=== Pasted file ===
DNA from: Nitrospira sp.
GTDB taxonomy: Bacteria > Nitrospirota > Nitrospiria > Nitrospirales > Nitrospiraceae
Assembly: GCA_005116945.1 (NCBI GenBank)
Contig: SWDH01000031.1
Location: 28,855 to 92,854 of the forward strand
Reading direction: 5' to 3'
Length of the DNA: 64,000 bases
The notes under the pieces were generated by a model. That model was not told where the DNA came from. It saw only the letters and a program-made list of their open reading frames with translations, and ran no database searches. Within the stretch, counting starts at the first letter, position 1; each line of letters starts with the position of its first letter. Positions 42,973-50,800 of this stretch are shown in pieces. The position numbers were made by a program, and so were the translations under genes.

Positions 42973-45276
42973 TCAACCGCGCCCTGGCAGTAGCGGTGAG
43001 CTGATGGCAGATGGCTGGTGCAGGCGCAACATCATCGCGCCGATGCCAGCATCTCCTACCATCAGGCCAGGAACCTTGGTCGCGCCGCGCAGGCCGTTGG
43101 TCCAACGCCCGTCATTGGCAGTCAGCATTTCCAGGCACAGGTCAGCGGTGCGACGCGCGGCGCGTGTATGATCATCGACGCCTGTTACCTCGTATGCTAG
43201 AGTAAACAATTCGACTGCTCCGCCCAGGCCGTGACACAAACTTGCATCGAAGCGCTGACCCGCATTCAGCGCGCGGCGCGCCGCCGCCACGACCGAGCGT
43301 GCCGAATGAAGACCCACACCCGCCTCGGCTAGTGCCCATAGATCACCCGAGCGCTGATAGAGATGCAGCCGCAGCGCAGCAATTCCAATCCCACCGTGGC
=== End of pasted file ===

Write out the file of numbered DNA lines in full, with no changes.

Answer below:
DNA from: Nitrospira sp.
GTDB taxonomy: Bacteria > Nitrospirota > Nitrospiria > Nitrospirales > Nitrospiraceae
Assembly: GCA_005116945.1 (NCBI GenBank)
Contig: SWDH01000031.1
Location: 28,855 to 92,854 of the forward strand
Reading direction: 5' to 3'
Length of the DNA: 64,000 bases
The notes under the pieces were generated by a model. That model was not told where the DNA came from. It saw only the letters and a program-made list of their open reading frames with translations, and ran no database searches. Within the stretch, counting starts at the first letter, position 1; each line of letters starts with the position of its first letter. Positions 42,973-50,800 of this stretch are shown in pieces. The position numbers were made by a program, and so were the translations under genes.

Positions 42973-45276
42973 TCAACCGCGCCCTGGCAGTAGCGGTGAG
43001 CTGATGGCAGATGGCTGGTGCAGGCGCAACATCATCGCGCCGATGCCAGCATCTCCTACCATCAGGCCAGGAACCTTGGTCGCGCCGCGCAGGCCGTTGG
43101 TCCAACGCCCGTCATTGGCAGTCAGCATTTCCAGGCACAGGTCAGCGGTGCGACGCGCGGCGCGTGTATGATCATCGACGCCTGTTACCTCGTATGCTAG
43201 AGTAAACAATTCGACTGCTCCGCCCAGGCCGTGACACAAACTTGCATCGAAGCGCTGACCCGCATTCAGCGCGCGGCGCGCCGCCGCCACGACCGAGCGT
43301 GCCGAATGAAGACCCACACCCGCCTCGGCTAGTGCCCATAGATCACCCGAGCGCTGATAGAGATGCAGCCGCAGCGCAGCAATTCCAATCCCACCGTGGC